If you’re interested, you can read my original review of “Iron Man 3” right here.. I had recently began collecting all the Marvel Cinematic Universe movies, so while I had “Iron Man 3” in the house, I hadn’t watched since my first viewing up until last Sunday night. I was dreading it, because although I did overall enjoy the movie, it was one of those movies I just didn’t return to for pleasure. I was jaded by the few key disappointments the movie left for me. It’s amazing how viewing something after years away, removed from all the hype, can totally change how you process a movie. Sunday night felt like I was watching a new movie for the very first time. I should have known this. I am generally one of those guys who give movies second chances, just to see if I enjoy them more after some time away, and I have to say I found “Iron Man 3” much more enjoyable watching it years later.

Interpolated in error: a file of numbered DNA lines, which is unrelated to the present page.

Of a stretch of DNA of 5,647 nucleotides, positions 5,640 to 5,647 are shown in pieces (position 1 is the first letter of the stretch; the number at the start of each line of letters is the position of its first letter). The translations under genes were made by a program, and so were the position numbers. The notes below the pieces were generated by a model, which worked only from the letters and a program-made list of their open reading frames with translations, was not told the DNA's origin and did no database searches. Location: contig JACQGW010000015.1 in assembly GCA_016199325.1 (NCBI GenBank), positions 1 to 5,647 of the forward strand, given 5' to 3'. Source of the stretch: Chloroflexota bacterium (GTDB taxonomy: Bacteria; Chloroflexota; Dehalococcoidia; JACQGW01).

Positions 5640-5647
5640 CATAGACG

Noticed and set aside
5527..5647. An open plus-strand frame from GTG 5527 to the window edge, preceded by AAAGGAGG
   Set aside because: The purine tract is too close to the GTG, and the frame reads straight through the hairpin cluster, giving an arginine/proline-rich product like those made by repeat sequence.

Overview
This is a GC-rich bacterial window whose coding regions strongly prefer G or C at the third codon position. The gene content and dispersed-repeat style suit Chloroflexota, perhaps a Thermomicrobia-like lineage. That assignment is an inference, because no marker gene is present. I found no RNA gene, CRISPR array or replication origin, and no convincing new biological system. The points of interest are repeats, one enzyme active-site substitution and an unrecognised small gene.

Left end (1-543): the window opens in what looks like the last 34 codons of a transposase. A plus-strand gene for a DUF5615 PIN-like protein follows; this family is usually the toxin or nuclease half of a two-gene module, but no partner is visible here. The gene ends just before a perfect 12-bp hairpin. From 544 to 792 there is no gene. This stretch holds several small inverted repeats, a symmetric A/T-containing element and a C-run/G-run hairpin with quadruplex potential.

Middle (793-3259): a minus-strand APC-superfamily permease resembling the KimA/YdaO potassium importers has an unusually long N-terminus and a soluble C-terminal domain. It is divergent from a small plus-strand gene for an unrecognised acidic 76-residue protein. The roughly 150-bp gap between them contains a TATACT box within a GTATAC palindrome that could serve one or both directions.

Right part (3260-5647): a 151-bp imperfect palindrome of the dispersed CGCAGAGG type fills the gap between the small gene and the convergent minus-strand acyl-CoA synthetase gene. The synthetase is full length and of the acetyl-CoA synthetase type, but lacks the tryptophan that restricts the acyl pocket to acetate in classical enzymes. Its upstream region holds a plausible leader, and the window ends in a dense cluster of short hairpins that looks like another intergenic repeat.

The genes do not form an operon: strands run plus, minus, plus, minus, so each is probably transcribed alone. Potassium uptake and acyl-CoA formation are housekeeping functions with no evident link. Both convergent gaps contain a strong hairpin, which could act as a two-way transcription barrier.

One thing that we really don’t see in superhero movies is the human toll on some of the least spectacular characters, and I found that aspect of “Iron Man 3” much more relevant this time around compared to my first viewing. Much of the movie deals with Tony Stark’s PTSD, how badly he was affected flying that nuke into space, passing through that wormhole and seeing the other side of space near the end of “The Avengers.” Tony Stark isn’t like Captain America, who trained to be a soldier. He isn’t like Thor, who grew up fighting on many battlefields. He isn’t like Black Widow or Hawkeye, who have seen lots of action as field agents for S.H.I.E.L.D. Even though he has much more control of his behavior compared to, say, The Hulk, the toll it takes on him emotionally very much parallels Banner’s feelings. Even though Banner may have better control over his feelings. At least, a few of them. There where are a couple moments in “Iron Man 3” when it feels like Tony might just be taken to an emergency room. Dealing with humanity in the eve of all of this spectacle made things feel real.